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How Ferrari's new gearbox casing helped boost its F1 aero

Formula 1's 2021 season presented unprecedented challenges to teams, as the impact of the coronavirus pandemic meant they could not produce all-new cars.

Charles Leclerc, Ferrari SF21

Giorgio Piola's F1 technical analysis

Giorgio Piola is the preeminent Formula 1 technical journalist. Born in Genoa, Italy, Giorgio has covered the F1 World Championship since 1969, producing thousands of illustrations that have been reproduced in the world’s most prestigious motor racing publications.

The strict homologation rules put a limit of the scope of changes anyone could make from their 2020 challengers, plus there was the added complication of new floor rules aimed to reduce downforce.

For a team like Ferrari, the restrictions were far from ideal, as it had battled through last year with a car that it knew was too draggy.

That left it with a tough choice about what, amid F1's token system of changes, it could alter to give it the biggest benefit from any changes.

In the end, Ferrari felt that spending its tokens on the design of its gearbox casing would give the most bang for its bucks, as the changes had both mechanical and aerodynamic implications that helped to address issues and add performance.

From an aerodynamic point of view, the shape of the gearbox casing has been altered in order to improve its relationship with the floor.

This is an area which Ferrari continues to remaster, having reintroduced panels to create a roof over the tunnels beside and beneath the gearbox casing and crash structure last season.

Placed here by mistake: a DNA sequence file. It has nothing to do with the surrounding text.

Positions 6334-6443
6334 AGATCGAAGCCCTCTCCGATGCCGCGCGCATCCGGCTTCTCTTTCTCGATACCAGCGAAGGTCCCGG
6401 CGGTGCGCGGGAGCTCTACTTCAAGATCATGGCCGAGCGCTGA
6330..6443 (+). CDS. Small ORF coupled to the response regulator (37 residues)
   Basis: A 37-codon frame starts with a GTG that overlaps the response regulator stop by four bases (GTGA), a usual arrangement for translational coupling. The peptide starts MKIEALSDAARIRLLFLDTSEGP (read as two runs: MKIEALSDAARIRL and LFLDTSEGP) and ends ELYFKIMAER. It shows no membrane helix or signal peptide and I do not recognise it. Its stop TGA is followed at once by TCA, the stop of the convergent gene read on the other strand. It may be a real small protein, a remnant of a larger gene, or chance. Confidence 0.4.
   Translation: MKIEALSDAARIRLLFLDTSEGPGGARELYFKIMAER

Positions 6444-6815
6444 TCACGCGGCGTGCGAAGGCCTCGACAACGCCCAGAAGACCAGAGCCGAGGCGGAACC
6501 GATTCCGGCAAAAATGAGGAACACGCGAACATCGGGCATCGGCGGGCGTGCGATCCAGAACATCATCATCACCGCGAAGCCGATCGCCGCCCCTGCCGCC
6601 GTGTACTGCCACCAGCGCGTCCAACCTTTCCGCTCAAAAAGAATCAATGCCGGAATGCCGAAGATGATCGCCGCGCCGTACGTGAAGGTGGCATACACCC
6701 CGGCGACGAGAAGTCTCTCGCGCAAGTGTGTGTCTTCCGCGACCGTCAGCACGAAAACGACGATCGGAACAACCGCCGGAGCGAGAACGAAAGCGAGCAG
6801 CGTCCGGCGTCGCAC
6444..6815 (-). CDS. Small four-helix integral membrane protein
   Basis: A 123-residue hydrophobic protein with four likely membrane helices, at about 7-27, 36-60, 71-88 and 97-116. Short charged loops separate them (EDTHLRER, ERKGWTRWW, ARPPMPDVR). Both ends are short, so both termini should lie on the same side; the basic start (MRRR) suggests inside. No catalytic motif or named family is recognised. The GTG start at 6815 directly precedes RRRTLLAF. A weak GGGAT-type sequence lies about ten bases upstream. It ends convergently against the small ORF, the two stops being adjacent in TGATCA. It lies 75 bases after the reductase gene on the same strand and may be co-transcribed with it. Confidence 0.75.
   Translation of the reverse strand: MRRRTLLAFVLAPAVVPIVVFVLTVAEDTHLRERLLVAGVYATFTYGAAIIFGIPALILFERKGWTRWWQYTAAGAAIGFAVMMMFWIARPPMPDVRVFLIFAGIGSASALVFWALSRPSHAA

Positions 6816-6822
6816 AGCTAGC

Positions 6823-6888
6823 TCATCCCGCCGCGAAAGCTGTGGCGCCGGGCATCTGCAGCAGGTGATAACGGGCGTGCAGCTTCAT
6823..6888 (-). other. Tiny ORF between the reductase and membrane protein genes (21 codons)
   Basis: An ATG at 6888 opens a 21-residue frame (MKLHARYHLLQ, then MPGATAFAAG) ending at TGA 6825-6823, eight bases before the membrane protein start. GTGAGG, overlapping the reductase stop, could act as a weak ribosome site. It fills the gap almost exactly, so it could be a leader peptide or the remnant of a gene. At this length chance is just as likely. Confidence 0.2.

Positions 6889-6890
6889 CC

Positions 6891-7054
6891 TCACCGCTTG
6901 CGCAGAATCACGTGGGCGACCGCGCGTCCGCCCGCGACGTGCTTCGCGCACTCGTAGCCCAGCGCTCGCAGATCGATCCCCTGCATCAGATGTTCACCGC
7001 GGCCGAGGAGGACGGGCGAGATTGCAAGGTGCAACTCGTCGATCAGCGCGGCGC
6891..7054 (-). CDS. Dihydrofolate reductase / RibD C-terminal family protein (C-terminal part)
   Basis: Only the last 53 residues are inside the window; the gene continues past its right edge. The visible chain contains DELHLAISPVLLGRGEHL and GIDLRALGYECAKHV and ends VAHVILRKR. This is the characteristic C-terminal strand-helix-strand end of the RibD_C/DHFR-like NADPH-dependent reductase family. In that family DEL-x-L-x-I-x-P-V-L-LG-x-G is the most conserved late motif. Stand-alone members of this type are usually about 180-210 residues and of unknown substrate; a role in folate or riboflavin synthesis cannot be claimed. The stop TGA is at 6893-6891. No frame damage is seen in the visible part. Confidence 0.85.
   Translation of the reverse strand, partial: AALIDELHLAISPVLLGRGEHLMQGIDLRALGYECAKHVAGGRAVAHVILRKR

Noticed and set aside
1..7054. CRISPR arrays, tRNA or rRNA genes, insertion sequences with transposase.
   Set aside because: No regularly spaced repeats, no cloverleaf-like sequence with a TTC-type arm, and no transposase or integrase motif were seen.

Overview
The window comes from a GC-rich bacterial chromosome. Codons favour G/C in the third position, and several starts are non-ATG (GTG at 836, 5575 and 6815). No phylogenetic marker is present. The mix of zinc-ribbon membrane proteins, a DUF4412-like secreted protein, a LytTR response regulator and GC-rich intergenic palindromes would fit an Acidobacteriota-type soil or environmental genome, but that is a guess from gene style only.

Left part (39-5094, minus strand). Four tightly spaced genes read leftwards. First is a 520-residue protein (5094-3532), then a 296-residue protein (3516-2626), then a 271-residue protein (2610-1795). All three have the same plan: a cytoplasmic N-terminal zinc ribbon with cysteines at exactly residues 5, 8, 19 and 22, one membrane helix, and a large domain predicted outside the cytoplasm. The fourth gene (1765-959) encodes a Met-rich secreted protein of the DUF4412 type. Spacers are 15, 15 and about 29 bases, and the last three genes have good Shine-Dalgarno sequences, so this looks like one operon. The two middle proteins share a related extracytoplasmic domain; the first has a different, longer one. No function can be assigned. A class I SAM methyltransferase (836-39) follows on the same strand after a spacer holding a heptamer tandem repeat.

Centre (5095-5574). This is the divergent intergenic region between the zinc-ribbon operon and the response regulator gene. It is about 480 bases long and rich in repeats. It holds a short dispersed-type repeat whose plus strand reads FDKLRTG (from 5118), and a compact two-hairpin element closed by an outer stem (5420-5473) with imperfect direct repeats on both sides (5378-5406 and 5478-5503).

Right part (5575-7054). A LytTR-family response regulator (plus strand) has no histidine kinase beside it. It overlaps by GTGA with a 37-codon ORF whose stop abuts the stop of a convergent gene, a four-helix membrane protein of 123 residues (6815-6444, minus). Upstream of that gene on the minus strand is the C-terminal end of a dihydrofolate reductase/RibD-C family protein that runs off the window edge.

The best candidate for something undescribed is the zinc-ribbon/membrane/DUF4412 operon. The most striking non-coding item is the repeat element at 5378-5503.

Photo by: Giorgio Piola

The roof panels help to keep the flow moving into the coke bottle region once in the tunnel, rather than allowing it the option to seep out and disturb the surrounding flow structures.

The more tightly packaged keel section of the gearbox casing provides more space for the air to flow into the channels in the coke bottle region too, something that the team likely considered a factor given the narrower floors for 2021.

Raising the central portion of the casing has also resulted in the internals being raised by approximately 30mm, positioning weight a little higher. Measures have also likely been taken to improve torsional rigidity which was understood to be an issue with the SF1000.

Having spent its tokens at the rear of the car, Ferrari had to think laterally when it came to another issue.

In a normal year it would have likely designed and raced an all-new nose solution. However, due to the token and homologation system it had to work around the constraints of its current design and come up with an arrangement that's more closely aligned with what the rest of the grid have.

Thus, the thumb-tip crash structure has been integrated into the nose design in a slightly different way, moulding the front wing mounting pylons and the associated entry ports to reduce its size.

Carlos Sainz Jr., Ferrari SF21, Fernando Alonso, Alpine A521

Carlos Sainz Jr., Ferrari SF21, Fernando Alonso, Alpine A521

Photo by: Andy Hone / Motorsport Images

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